STANDARD Life chief executive Keith Skeoch has revealed he would be “quite happy to dispose” of the Edinburgh financial giant’s annuity book if the deal was right for shareholders.

However, he ruled out selling off its life and business in its entirety, a move raise by some analysts following the £11 billion merger with Aberdeen Asset Management (AAM). Shareholders will vote on the merger in Edinburgh, which is expected to result in around 800 job losses, on Monday.

Mr Skeoch, who will run the renamed Standard Life Aberdeen as joint chief executive with AAM boss Martin Gilbert if investors approve the tie-up, told Reuters the annuity business still made “reasonable profits”. But he said it was no longer growing because the company had stopped writing new business last year.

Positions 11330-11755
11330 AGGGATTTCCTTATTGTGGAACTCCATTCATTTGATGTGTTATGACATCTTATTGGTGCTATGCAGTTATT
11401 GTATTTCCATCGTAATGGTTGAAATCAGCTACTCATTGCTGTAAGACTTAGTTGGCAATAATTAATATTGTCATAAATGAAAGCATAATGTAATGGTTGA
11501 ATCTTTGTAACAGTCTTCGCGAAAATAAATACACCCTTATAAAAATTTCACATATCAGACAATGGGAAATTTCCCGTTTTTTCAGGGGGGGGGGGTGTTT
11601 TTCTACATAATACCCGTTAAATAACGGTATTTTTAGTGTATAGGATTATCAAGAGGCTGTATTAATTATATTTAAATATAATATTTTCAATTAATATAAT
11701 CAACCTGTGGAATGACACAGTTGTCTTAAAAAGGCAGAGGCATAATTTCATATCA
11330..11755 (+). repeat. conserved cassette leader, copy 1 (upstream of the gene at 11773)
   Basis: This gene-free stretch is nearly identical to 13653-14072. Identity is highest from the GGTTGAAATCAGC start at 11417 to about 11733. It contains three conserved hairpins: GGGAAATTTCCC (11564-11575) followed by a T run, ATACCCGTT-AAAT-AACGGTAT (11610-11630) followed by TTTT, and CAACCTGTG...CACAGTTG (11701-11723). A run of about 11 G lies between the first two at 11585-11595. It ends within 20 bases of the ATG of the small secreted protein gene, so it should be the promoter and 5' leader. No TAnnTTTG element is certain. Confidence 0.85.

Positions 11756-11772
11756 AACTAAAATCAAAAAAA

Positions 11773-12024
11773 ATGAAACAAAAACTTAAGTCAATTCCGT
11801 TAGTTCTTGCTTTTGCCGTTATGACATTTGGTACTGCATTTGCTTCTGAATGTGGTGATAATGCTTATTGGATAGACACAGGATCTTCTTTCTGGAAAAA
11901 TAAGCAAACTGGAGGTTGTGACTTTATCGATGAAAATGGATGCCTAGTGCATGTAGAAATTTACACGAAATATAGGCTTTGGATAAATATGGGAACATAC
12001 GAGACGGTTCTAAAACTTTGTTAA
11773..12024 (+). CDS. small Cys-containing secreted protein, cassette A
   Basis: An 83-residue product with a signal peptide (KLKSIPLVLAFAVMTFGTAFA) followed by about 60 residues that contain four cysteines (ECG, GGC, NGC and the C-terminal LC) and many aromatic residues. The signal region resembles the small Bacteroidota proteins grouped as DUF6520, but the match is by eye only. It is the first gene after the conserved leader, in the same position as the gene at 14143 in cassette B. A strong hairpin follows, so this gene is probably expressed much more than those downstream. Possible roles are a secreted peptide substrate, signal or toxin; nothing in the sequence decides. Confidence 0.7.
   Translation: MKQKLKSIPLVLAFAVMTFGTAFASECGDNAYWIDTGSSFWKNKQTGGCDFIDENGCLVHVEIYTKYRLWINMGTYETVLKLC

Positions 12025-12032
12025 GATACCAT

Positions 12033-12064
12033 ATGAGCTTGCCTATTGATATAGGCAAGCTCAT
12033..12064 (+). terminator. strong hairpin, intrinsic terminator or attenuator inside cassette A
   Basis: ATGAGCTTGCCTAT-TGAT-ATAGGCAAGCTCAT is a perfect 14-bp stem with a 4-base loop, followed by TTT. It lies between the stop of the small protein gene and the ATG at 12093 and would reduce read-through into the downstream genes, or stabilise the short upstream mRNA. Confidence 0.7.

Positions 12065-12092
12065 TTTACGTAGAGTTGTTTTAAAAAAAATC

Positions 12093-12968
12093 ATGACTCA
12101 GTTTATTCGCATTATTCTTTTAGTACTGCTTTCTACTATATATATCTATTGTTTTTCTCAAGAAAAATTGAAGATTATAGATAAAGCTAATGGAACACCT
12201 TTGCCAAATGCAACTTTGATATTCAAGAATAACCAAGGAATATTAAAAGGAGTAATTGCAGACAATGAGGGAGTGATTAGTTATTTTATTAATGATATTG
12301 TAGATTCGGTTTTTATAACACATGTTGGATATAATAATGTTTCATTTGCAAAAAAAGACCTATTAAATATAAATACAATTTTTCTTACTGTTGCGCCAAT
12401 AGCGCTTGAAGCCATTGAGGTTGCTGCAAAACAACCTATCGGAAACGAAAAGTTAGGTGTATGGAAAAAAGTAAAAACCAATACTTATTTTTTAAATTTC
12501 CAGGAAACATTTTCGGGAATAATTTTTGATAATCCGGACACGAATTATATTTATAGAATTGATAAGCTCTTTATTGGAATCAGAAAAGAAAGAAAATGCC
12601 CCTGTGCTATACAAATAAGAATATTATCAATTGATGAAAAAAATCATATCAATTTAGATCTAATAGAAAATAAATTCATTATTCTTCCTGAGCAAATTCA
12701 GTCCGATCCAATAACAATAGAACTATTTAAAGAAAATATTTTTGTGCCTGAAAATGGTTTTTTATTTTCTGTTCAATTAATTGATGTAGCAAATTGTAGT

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Mr Skeoch told the agency: “It is the most capital-heavy part of our business, so I would be quite happy to dispose of that book of business if I can get benefit for shareholders.

“However, at this level of interest rates, the capital would tend to go with the book [and] pricing is quite tight because there are quite a lot of books for sale.”

Gordon Aitken at RBC Capital Markets was quoted by Reuters as saying the sale of the annuity book could raise £900 million for shareholders.